Chinese football is on the rise and flexing its financial muscle.
China’s rulers want the nation to make its mark in the global game, and the ultimate aim is to both host and win the World Cup.
To drive up standards domestically, Chinese Super League clubs are luring high-profile players and managers to the Far East with big transfer fees and even bigger salaries.
This has set alarm bells ringing in Europe’s leading leagues, who are used to being the No.1 destination for the world’s best footballing talent.
Brazilian international midfielder Oscar is a case in point. Shanghai SIPG paid Chelsea a reported £60m for the 25-year-old and are paying him around £400,000 a week
It’s unlikely that any British or continental club would have paid so much for his services. When Chelsea bought Oscar from Internacional in 2012, the fee was around £25m.
The problem (as ever) lies in money, but how much blame can be attached to China for this latest inflation of the transfer global market?
Looking at the recent history of football, the Premier League and La Liga have been pulling off this stunt for years. Prime examples include:
- Ronaldo – £83.7M transfer from Manchester United to Real Madrid
- Paul Pogba – £89M transfer from Juventus to Manchester United
- Luis Suarez – £75M transfer from Liverpool to Barcelona
- Gareth Bale – £85.3M transfer from Tottenham Hotspur to Real Madrid
- Neymar – £71.5M transfer from Santos to Barcelona
The list of blockbusting moves goes on and on.
There appears to be an emerging pattern where every decade or so, a rich league emerges and snatches up players from “less rich” ones.
Obviously, the Premier League is not in the poor house, so it’s more a case of millionaire/billionaire club owners trying to outspend each other.
Players can only benefit financially from this transfers-and-salaries arms race. Fans in Europe and elsewhere, meanwhile, may begin to see more of their idols being seduced away by Chinese wealth.
Carlos Tevez, 33, joined Shanghai Shenhua from Boca Juniors earlier this year on a reported salary of over £600,000 a week.
Clearly, this kind of offer it too good for any footballer to turn down if they’re nearing the end of their career.
Chinese football are just the latest – but won’t be the last – of the big spenders. They’re giving the Premier League and La Liga a taste of their own medicine and it appears to be quite bitter.
It may still be some time before China can appeal to the very best players of the game. There have been were rumours all over the media about the likes of Wayne Rooney, Cristiano Ronaldo and Robert Lewandowski being approached by Chinese clubs, but they decided to stay in Europe.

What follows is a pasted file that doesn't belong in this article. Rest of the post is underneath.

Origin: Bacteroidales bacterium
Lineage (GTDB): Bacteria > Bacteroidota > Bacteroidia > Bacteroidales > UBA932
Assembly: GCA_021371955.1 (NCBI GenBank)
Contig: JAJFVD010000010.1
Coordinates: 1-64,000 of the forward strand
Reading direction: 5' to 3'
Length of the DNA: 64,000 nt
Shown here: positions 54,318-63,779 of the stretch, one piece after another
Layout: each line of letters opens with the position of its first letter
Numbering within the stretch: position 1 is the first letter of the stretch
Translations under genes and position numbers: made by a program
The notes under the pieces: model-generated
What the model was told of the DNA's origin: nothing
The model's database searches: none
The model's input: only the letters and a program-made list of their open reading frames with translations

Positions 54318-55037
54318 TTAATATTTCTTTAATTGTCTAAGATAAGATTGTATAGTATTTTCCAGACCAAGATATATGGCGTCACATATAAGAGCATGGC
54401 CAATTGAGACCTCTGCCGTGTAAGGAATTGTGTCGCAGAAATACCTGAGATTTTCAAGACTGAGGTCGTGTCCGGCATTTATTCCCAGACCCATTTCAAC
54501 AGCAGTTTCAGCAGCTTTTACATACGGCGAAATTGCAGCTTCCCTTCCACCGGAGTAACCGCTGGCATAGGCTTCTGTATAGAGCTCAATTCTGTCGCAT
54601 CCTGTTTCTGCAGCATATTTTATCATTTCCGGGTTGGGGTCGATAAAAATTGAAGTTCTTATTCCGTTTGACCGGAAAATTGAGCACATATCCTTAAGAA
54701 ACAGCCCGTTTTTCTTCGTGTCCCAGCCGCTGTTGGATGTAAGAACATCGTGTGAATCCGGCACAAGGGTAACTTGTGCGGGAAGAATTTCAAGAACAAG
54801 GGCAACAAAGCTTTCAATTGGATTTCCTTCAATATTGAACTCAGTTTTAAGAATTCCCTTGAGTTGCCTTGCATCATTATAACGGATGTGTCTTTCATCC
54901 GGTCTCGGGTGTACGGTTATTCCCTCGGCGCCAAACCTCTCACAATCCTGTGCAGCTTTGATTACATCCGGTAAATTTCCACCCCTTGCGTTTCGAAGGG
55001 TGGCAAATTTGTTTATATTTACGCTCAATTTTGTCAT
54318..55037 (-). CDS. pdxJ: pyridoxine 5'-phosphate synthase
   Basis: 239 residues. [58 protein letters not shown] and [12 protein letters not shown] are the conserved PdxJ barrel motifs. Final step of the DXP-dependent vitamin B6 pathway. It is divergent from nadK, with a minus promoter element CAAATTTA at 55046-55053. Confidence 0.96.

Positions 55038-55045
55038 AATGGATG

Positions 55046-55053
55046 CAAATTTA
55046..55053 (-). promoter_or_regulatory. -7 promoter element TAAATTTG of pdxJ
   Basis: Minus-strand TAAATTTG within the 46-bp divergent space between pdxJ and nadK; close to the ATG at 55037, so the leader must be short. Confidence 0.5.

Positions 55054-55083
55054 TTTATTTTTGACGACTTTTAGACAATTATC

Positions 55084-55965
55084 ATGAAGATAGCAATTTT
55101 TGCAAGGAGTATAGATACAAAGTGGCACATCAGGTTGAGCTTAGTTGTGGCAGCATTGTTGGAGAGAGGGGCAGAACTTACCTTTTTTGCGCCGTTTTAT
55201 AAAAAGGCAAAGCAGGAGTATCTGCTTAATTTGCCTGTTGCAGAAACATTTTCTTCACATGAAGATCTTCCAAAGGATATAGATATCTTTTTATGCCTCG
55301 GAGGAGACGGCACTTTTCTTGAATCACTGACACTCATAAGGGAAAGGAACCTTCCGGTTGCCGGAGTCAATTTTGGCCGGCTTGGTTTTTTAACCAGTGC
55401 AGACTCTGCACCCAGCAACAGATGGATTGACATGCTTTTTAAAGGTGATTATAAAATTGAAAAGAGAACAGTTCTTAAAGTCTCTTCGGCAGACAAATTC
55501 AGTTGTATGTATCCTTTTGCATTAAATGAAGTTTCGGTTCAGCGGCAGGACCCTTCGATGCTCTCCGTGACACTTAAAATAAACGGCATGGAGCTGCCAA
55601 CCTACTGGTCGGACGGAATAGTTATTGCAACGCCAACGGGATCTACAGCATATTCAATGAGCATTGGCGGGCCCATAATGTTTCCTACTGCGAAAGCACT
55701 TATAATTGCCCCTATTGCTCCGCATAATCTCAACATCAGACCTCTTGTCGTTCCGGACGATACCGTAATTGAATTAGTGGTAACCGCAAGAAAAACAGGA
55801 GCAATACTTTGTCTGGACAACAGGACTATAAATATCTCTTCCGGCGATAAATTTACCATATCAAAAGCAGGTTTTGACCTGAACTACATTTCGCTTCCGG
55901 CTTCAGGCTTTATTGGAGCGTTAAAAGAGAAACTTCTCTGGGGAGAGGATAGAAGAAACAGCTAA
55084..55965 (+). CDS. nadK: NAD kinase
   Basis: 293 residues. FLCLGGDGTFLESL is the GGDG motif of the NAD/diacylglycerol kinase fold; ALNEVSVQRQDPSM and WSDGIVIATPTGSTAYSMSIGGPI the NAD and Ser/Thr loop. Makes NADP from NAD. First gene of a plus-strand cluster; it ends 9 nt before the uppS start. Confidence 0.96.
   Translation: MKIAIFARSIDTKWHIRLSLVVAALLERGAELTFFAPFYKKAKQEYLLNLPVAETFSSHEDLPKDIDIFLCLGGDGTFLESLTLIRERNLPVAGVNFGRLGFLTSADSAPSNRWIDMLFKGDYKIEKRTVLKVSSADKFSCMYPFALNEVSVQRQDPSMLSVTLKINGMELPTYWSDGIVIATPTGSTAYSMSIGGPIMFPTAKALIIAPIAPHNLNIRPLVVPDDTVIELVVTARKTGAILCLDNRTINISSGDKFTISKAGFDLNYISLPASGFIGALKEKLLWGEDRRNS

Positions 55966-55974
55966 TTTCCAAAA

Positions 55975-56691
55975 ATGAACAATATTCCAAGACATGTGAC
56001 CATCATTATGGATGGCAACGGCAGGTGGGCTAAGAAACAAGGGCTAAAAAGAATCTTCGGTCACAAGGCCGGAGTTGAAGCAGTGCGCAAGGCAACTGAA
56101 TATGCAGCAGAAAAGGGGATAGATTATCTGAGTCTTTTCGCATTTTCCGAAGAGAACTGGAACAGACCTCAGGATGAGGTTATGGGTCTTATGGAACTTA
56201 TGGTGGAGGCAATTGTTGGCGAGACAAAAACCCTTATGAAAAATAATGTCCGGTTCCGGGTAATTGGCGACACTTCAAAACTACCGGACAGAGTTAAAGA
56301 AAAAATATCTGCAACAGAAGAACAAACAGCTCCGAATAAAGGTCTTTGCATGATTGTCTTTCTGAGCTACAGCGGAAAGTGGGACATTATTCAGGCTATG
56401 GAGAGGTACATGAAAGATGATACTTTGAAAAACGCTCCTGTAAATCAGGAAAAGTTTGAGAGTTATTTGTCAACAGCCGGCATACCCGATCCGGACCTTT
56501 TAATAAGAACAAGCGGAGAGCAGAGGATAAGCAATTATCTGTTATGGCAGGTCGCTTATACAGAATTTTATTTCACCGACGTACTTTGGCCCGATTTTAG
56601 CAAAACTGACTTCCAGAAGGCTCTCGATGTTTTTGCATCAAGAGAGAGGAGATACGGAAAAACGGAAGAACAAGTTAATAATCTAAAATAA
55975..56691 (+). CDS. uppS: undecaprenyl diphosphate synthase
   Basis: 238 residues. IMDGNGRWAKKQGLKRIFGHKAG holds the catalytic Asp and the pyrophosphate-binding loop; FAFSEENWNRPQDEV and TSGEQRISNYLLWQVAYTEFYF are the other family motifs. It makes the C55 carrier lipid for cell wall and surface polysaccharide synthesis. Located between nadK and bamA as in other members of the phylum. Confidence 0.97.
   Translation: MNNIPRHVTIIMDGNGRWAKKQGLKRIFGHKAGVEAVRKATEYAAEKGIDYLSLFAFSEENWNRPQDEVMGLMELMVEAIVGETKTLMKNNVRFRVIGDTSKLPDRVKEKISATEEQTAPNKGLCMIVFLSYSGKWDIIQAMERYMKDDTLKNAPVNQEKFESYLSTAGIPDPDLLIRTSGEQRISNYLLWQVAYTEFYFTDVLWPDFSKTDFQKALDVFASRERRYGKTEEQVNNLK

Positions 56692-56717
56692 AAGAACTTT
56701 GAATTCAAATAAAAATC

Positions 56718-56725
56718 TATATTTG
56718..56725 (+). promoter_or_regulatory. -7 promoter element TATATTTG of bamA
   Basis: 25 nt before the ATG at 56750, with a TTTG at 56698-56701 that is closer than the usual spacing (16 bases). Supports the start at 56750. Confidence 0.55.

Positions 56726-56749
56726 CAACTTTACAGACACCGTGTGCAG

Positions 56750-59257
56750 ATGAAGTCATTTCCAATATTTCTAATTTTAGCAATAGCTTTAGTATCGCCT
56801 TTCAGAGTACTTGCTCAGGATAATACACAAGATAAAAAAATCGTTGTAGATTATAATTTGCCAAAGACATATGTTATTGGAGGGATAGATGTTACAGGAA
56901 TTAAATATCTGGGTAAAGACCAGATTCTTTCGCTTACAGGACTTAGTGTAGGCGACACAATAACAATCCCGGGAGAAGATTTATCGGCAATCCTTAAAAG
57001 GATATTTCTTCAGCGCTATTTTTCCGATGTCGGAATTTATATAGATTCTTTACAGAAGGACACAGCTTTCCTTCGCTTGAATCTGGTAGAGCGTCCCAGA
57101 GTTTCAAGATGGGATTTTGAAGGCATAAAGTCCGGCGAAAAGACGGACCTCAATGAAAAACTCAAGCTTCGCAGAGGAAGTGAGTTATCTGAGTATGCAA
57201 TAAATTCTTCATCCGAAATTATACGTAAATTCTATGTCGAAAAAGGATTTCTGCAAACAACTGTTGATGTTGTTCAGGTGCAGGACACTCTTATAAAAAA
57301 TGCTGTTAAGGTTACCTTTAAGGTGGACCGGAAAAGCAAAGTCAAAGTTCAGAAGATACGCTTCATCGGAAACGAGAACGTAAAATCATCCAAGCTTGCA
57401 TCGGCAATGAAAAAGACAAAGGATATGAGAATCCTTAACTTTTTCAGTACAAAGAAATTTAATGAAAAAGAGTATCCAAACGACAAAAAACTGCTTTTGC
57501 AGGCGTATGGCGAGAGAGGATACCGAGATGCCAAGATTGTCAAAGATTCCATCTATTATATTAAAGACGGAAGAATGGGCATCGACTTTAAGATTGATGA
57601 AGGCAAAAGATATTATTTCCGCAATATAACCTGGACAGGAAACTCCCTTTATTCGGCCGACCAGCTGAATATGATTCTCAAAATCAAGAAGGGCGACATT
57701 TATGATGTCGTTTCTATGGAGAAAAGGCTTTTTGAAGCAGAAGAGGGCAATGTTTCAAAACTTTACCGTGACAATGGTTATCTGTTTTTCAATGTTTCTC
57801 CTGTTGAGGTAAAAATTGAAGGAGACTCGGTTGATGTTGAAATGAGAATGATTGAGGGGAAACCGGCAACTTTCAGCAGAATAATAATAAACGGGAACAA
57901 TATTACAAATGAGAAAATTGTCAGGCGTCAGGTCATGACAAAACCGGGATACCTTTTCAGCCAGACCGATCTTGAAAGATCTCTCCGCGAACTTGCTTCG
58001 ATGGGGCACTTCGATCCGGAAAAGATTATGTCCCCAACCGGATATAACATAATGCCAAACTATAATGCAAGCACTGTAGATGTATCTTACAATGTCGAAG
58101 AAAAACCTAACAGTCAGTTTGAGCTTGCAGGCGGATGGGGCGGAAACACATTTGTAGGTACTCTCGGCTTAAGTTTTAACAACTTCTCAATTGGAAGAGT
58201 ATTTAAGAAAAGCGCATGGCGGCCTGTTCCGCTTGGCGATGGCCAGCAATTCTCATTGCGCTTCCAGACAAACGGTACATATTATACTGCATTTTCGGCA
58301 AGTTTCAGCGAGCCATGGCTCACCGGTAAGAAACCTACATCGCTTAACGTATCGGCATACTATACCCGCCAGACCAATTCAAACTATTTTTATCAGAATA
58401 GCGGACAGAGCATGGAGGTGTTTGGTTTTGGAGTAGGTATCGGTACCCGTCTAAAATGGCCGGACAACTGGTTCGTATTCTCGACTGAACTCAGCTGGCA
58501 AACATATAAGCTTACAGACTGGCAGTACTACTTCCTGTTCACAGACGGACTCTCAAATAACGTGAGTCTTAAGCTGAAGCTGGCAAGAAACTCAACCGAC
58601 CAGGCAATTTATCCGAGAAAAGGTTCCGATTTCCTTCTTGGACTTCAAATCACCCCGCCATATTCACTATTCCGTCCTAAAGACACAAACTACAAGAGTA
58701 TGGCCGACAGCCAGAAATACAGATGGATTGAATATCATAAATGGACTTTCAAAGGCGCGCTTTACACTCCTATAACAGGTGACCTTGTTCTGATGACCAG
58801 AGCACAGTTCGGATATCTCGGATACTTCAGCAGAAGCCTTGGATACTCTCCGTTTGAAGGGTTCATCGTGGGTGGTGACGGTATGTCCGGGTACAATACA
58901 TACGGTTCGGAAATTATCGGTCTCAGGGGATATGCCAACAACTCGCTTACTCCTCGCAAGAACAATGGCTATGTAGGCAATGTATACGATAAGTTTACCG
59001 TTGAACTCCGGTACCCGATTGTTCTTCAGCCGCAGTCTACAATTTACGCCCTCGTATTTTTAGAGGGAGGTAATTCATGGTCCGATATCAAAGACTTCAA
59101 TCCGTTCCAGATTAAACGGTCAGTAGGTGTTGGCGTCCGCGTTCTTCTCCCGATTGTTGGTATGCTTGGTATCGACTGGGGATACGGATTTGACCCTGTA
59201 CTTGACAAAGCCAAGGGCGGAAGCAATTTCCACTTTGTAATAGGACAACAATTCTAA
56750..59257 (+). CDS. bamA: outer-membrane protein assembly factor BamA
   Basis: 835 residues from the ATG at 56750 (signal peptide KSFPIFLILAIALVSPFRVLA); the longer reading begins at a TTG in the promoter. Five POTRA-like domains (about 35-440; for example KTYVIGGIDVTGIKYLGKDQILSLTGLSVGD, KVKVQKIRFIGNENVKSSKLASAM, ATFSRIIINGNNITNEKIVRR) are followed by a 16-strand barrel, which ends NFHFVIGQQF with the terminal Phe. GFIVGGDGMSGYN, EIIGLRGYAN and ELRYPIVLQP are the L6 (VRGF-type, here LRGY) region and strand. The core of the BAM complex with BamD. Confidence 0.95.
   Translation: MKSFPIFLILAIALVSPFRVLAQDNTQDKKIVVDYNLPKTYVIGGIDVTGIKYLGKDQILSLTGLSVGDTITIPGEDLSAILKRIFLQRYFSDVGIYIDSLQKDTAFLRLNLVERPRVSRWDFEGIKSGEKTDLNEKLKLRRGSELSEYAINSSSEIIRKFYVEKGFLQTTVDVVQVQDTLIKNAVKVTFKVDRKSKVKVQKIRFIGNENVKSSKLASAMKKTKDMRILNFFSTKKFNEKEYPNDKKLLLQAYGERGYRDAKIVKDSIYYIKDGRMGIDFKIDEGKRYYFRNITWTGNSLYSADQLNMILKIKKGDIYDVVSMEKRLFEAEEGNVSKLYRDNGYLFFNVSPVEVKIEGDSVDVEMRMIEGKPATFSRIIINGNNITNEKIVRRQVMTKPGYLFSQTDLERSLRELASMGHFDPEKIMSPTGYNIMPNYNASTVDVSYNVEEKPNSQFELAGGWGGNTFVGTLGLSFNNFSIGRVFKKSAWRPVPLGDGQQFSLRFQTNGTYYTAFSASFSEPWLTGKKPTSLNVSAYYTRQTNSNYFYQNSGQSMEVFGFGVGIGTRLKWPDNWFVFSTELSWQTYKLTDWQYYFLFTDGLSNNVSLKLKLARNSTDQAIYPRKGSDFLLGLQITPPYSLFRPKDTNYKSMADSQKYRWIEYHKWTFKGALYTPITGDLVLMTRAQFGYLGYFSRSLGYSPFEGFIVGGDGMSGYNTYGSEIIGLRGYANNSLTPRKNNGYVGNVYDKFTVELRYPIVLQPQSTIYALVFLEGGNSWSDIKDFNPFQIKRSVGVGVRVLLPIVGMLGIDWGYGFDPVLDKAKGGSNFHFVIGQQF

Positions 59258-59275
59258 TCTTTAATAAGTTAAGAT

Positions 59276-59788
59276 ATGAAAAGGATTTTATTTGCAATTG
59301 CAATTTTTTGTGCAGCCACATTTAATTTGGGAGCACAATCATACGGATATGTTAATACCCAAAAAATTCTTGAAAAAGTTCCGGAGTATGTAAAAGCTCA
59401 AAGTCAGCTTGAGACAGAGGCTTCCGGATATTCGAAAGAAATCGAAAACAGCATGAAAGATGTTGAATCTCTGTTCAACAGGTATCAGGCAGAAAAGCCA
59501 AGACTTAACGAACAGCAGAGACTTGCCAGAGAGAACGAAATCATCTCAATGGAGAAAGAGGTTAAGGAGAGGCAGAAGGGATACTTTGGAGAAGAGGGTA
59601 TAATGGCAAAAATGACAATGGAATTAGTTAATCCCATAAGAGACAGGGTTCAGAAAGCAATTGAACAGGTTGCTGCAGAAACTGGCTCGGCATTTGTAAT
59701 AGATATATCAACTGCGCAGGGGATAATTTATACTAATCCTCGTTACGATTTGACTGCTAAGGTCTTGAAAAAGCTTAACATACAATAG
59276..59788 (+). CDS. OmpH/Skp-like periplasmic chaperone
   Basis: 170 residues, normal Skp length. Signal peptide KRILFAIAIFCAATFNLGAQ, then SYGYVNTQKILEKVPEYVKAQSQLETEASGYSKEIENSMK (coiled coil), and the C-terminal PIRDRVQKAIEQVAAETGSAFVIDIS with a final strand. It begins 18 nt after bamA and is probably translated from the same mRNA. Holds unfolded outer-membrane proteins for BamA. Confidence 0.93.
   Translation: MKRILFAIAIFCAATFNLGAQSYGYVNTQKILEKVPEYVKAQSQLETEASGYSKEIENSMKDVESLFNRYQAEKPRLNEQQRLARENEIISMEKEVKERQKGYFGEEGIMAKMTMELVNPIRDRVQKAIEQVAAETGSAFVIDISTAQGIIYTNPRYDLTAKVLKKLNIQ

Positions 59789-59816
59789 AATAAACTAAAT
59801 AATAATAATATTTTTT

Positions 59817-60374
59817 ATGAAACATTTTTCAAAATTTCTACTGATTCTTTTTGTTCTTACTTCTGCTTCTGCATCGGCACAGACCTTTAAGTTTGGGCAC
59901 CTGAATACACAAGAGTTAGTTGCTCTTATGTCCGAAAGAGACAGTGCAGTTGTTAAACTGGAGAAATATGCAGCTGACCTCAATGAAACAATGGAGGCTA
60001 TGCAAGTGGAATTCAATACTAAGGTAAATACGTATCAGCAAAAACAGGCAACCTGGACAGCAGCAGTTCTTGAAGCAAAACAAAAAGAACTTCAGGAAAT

Whatever the riches available in China, the Bundesliga, La Liga, Premier League remain more prestigious and popular, while Europe’s Champions League is seen as the ultimate club competition.
In February 2016, Ezequiel Lavezzi (pictured) joined Hebei China Fortune. His transfer fee was undisclosed but it’s reported that he earns up to £493,000 a week.
His new club also provided him with two houses, two cars, a cook and a driver.
Upon his arrival, the former PSG attacker was dubbed as ‘the next Maradona’. But after being injured on international duty, his 10 games for HCF yielded three assists and no goals.
The Argentine forward, once of Napoli and PSG, was only 30 when he moved, but will career ever hit the heights again? Would he have been better off – professionally if not financially – staying in Europe?
How long can this Chinese-inspired transfer-and-salaries bubble continue to grow before it surely bursts?
Given China’s enormous wealth and resources, it will take a change of heart by its political leadership to rein in the spending by CSL clubs.
“The Chinese FA have quickly realised that the fees and wages being paid are spiralling out of control”
As with the 2008 Olympic Games, football is seen as a good national investment and a chance to improve their country’s reputation and standing on the global stage.
Having a more prestigious league will certainly boost the chances of China hosting a future World Cup, with the home advantage that entails.
The import of world-class players from outside of Asia could also inspire young players there to take more interest in the sport.
However, the Chinese FA have quickly realised that the fees and wages being paid are spiralling out of control.
In order to keep spending in check, they are planning on introducing a transfer cap. This means that if a team spends more than €30M on a player they will face a huge tax bill on top.
This revenue would be used to fund Chinese football’s youth development. The scheme is known as the “18-point program”.
China is still a long way from becoming a footballing superpower but it can’t be ruled out.
First, it needs to establish itself within its own continent and region before it has any chance of realising ambitions on the world stage.
“China have only ever qualified for Fifa’s showcase finals once before, in 2002”
The most successful Chinese team in the Asian Champions League is Guangzhou Evergrande, having won the competition only twice.
Their victories are recent, however (2013, 2017), meaning they might be a team on the rise, but certainly not quite there yet.
There is also a lack of legacy and history in Chinese football which is something that cant’t be bought. It needs to be produced and achieved and takes decades to accomplish.
Most telling in terms of its World Cup ambitions, China have only ever qualified for Fifa’s showcase finals once before, in 2002.
It’s going to take a lot of progress at home for its national team to achieve those ambitions.